Is Your Blood Type Attracting Mosquitoes?

Is Your Blood Type Attracting Mosquitoes?

by Victoria Simpson

Love the warm weather? Cottages, campfires and a bit of a constant buzz-yes, it’s mosquito season and those boys are back in town. Boys and girls. And the girls, as we know, are a-biting.

But is it fair? The return of the winged beast would, perhaps, seem o.k if mosquitoes were generally considerate. How? If they knew how to dole out their damage equally; you know, everyone gets ten bites on Wednesdays, three on Thursdays and Fridays are a freebie. But, as we know, the buggers are choosy. According to Joseph Stromberg at Smithsonian.com as high as an estimated 20 percent of people are actually being bitten by mosquitoes more than others, and this on a regular, consistent basis.

The Facts:

But what to do? First of all, take a load off. Let it be heard that if you are one of the dreaded 20 percent this isn’t your fault. Wearing dark colours and eating bananas, while it might be doing something, isn’t what’s driving the biting pests to you in droves. According to Stromberg, something as simple as your body temperature can do it. Mosquitoes find us by using their senses of smell, sight and heat.

Many studies have found that pregnant women, whose body temperature is about 0.3 degrees Celsius higher than normal, can attract about two times as many mosquito bites when compared with the average person.

Other easy targets include larger people, as they exhale more carbon dioxide than normal. And the list goes on. A 2011 study found skin bacteria to do the trick (smelly feet and bites on the ankles), as well as blood type, (in one study, Type O blood got hit up nearly twice as often as Type A, with Type B falling somewhere in the middle,) exercise, (active people expel smelly lactic acid, uric acid and ammonia via their sweat and get bitten more often), and a bottle of beer. Yes, beer. Scientists aren’t quite sure what the correlation is but one study found that a single 12-ounce bottle of beer can make you more susceptible to bites.

And so, if you fall under any of these categories- if you like to move and sweat and drink beer in the backyard or be pregnant- there’s not much you can do but wait for the future.

Some Hope:

Researchers have started looking at why a minority of people are actually rarely bitten by mosquitoes. Using the study of chromatography Scientists at the UK’s Rothamsted Research lab have found that some lucky ducks seem to emit a handful of substances that keep the pests away. Work is being done with the hopes of isolating the chemical mix these people emit and bottling it into the next generation of fancy insect repellents. Until then…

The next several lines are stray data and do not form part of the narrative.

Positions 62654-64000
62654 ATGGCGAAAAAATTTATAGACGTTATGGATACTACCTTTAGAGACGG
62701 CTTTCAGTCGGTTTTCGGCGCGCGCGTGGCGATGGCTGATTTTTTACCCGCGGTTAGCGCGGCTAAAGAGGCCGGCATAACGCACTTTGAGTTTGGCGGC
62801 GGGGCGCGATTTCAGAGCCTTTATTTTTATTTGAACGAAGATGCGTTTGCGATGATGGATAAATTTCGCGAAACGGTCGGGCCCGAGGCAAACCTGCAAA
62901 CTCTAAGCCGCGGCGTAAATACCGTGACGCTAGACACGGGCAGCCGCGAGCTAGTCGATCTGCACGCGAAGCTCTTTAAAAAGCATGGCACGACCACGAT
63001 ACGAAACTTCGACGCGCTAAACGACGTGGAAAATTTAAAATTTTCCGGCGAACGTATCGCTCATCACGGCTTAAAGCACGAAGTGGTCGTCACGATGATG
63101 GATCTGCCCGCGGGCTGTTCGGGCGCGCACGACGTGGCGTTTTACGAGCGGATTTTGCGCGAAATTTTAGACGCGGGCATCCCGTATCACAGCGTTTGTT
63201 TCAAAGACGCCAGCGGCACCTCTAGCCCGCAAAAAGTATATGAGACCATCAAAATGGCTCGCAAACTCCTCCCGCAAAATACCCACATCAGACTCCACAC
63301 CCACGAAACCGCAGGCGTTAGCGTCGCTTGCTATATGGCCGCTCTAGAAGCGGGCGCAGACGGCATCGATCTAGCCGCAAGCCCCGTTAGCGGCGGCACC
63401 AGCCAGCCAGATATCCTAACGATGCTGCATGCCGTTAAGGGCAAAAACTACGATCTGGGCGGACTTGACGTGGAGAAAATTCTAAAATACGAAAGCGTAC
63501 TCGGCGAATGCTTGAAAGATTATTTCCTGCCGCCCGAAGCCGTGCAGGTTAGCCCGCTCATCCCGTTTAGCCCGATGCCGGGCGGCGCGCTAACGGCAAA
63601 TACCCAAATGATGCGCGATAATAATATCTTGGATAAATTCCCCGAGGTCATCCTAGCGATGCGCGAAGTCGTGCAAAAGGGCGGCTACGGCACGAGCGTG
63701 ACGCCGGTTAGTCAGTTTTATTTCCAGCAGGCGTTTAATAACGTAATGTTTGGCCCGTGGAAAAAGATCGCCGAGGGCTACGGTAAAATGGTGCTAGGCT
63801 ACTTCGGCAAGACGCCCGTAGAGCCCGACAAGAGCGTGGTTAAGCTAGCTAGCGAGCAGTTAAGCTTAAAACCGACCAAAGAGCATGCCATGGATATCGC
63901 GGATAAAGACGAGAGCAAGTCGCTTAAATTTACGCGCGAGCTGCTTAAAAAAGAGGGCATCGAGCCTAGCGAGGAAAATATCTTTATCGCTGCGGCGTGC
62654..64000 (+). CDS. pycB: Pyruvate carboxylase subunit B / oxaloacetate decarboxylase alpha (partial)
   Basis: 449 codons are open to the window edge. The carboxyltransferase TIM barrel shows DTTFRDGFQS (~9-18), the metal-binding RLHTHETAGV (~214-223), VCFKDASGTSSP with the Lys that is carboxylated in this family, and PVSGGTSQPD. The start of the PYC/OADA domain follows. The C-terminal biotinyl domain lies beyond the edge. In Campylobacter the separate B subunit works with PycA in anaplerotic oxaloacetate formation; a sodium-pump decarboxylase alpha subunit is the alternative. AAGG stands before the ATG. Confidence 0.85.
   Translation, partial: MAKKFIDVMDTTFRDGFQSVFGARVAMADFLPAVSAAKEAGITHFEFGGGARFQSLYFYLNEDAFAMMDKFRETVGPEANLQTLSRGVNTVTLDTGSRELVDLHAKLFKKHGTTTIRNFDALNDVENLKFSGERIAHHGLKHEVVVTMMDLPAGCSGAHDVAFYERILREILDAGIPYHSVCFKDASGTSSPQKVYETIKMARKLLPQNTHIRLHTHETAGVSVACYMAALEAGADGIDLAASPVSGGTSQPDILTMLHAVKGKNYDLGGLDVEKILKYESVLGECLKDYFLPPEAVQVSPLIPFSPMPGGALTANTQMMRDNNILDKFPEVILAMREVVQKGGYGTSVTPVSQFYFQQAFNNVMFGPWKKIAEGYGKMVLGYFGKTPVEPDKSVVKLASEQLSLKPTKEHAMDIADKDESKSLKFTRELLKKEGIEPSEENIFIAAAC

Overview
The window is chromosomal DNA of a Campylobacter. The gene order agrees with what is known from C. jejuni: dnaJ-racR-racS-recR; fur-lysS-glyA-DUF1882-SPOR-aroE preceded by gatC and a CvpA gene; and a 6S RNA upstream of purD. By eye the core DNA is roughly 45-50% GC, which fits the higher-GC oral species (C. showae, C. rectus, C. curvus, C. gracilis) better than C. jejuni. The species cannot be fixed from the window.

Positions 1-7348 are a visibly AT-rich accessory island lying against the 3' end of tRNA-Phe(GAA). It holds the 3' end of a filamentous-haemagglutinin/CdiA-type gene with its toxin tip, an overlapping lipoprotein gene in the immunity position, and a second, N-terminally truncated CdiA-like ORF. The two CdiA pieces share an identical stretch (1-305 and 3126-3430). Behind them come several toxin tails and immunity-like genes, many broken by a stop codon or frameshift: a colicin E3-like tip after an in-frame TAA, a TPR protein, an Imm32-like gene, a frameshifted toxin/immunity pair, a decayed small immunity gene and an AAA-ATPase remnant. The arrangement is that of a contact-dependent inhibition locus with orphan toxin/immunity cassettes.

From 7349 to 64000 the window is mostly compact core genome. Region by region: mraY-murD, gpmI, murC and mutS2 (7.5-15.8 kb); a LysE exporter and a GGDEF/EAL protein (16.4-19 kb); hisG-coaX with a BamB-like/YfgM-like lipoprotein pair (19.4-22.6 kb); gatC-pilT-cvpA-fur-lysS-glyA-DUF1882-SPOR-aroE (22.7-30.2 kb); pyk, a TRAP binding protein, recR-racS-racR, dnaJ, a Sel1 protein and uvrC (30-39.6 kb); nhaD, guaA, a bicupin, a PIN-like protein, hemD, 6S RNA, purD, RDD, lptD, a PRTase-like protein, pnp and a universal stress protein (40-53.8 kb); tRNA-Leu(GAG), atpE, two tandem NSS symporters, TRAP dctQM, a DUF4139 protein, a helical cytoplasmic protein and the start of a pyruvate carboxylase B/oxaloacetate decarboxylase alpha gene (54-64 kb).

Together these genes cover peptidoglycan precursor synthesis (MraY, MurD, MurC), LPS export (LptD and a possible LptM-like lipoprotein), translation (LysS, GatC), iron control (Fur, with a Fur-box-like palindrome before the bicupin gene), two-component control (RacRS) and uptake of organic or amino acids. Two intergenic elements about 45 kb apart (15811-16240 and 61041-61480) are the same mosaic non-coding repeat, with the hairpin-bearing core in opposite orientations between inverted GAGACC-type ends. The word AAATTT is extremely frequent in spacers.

What to Eat:

Chemistry professor Anne Helmenstine recommends eating less salt and potassium in order to hide yourself from mosquitoes. Helmenstine says choosing healthy foods such as blueberries, apples, watermelon, cucumbers, cabbage, and green peppers, over potatoes, prunes, raisins, spinach, bananas, lima beans, and acorn squash, all of which are particularly high in the chemical, might help.

Many believe that taking vitamin B1 can help keep bites to a minimum, but some say it’s an old wives’ tale. There can’t be any harm in trying.

What to Wear:

Light coloured, loose-fitting clothing is always recommended.

Non-scented shower products and mosquito soap might help to reduce your bites.

Sources familiar with life in the Colombian Amazon rain forest swear by a mixture of Nopikex soap, menthol solution and baby oil, applied to the skin.

Other natural repellents include:

-crushed lavender flowers

-cinnamon oil

-thyme oil

-lemon eucalyptus oil

-Greek catnip oil

-soybean oil

-geranium oil

-citronella

Not to drag in the big scare but the dangers of contracting mosquito-borne illnesses are real, and should be respected. While numbers are uncertain in Canada, West Nile virus was reported in 47 states last year and killed a total of 85 people in the U.S.

The Low Down:

Aside from staying indoors, mosquito repellents containing DEET are still your best option for protection. The side effects of DEET in moderate amounts cannot be as bad as the possibilities when contracting West Nile virus.

Cover up with clothing, spray exposed skin and clothes and wash off your repellent as soon as you come indoors.

That chromatography can’t come too soon!

 

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